Explorer John Lederer, a German physician interested in trading with the Indians, was the first European to journey into the mountains of Virginia. Commissioned by Governor William Berkeley to find a way through the Appalachian barrier, Lederer made three expeditions in 1669-70. On the first and third expeditions, he reached the summit of the Blue Ridge and saw the Shenandoah Valley. However, discouraged by the sight of more mountain ranges to the west and his inability to locate a passage through, he turned back. His second journey proceeded southwesterly through Virginia and North Carolina, probably reaching the present South Carolina border, but also failed to locate a passage through the mountains.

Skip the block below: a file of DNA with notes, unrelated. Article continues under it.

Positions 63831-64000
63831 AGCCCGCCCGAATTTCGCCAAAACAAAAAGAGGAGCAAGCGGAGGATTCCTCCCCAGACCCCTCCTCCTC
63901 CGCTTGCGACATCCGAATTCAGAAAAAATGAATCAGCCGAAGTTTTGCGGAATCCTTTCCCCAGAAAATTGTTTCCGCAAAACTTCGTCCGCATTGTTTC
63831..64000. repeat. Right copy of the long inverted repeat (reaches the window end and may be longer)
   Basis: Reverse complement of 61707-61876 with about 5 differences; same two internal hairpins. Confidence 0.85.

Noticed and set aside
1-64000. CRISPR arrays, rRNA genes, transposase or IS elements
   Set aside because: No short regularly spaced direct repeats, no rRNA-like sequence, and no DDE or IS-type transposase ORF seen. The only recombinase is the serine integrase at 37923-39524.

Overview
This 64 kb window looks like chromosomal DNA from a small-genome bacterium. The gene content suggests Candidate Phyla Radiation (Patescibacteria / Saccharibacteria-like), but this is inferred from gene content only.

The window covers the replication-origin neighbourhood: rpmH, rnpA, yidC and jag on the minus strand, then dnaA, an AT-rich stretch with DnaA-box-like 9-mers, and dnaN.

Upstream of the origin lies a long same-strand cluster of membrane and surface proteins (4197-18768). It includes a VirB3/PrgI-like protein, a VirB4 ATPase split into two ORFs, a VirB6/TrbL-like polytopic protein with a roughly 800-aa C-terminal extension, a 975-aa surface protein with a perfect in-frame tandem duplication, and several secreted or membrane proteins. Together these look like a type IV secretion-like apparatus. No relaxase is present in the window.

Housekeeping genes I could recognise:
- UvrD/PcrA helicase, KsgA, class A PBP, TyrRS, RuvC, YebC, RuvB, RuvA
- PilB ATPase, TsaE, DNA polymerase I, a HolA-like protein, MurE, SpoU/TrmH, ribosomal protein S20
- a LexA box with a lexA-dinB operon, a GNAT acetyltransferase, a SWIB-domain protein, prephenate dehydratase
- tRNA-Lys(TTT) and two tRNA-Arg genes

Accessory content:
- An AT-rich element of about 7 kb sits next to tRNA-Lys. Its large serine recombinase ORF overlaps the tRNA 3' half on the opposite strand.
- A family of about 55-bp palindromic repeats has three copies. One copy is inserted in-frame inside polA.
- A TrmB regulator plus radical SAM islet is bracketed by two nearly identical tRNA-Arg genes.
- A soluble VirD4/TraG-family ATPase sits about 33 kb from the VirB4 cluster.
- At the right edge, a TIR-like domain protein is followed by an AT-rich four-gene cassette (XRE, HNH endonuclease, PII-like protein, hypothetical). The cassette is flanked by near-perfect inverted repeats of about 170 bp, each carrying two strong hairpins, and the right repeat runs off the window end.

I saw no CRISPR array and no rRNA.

Lederer’s discoveries helped open up trade with Indians. His map and journal, translated from Latin and published in London in 1672, have encouraged historians to provide varying interpretations of Lederer’s observations on the geography, fauna, and Indians of the region he explored.
Written by Harold Malcolm Forbes
Lederer, John. The Discoveries of John Lederer. Charlottesville: University of Virginia Press, 1958.
Carrier, Lyman. The Veracity of John Lederer. William & Mary Quarterly, (Oct., 1939).
Cunz, Dieter. John Lederer, Significance and Evaluation. William & Mary Quarterly, (Apr. 1942).